Fortunately, there are two things that Earth has a lot of: water and magma. The result, therefore, is a crust on the planet that is about an eighth of a quartz in size: billions and billions of silicon dioxide molecules, all built into stacks of tetrahedrons to create the sparkling gemstones we know, love, and happily pay for.

So where is it all?

If 12 percent of the Earth’s continental crust is made of quartz, you might wonder why we don’t stumble over chunks of quartz every day. Well, in fact we are: beach sand in particular is made up mostly of quartz, which has eroded over the centuries into smaller and smaller particles under our feet (unless you’re in Hawaii – the famous white sand there is made of poop).

Close-up photo of grains of sand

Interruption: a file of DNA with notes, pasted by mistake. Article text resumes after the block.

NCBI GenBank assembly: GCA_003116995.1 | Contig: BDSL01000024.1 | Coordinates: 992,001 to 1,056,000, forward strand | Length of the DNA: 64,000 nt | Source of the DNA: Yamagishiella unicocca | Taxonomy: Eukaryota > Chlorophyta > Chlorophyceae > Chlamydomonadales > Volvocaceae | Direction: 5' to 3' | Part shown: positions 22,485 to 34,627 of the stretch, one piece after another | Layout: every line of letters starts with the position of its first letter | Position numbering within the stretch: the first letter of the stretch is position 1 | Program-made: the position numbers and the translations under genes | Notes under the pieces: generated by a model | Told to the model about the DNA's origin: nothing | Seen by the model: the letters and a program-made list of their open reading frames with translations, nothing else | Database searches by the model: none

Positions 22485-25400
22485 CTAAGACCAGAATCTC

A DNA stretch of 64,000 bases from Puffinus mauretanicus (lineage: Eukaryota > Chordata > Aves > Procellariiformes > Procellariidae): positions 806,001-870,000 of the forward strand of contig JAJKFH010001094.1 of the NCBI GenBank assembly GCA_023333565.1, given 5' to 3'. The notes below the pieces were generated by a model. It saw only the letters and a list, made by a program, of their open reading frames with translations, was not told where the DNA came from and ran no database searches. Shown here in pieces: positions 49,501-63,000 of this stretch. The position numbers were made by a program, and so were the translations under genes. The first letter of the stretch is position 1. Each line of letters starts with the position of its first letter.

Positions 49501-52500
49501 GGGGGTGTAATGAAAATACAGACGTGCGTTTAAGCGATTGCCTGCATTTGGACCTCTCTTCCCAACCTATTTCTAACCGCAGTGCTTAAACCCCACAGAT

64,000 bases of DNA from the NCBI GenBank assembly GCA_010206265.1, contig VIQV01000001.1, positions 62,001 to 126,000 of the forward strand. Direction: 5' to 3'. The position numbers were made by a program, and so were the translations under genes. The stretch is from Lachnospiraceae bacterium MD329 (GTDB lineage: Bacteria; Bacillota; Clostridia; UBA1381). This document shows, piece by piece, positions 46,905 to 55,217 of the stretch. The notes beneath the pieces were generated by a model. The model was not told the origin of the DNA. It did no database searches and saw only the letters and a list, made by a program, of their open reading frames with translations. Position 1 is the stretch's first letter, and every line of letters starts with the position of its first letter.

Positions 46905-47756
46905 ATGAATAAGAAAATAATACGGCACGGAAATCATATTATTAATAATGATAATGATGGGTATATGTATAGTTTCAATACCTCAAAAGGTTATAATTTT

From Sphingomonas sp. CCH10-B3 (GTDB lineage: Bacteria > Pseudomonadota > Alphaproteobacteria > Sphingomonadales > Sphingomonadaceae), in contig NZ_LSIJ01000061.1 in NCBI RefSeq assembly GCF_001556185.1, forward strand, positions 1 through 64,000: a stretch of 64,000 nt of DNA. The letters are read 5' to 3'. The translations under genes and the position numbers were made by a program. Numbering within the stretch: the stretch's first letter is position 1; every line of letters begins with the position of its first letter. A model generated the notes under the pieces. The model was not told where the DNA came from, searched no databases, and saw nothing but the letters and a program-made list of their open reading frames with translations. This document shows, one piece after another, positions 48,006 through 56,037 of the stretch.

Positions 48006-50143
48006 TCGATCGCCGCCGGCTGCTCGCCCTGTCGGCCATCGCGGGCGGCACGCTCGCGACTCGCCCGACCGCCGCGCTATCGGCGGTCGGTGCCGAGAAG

Close-up photo of grains of sand.

Image credits: Jeff Holcombe/Shutterstock.com

Of course, there is a chance that you are looking for quartz in larger chunks than a grain of sand. That’s not a problem: “It is present in many igneous and metamorphic rocks, is a major constituent of granitic pegmatites, and a major constituent of sandstones,” explains Craig R. Glenn, professor of earth sciences in the Department of Geology and Geophysics at the University of Hawaii.

Rock crystal quartz can be found virtually all over the world, he wrote, with particularly notable formations in the Alps, southeastern Brazil, Madagascar and Japan. In the US, it’s best to look at Hot Springs, Arkansas or Little Falls and Ellenville, New York, he advised.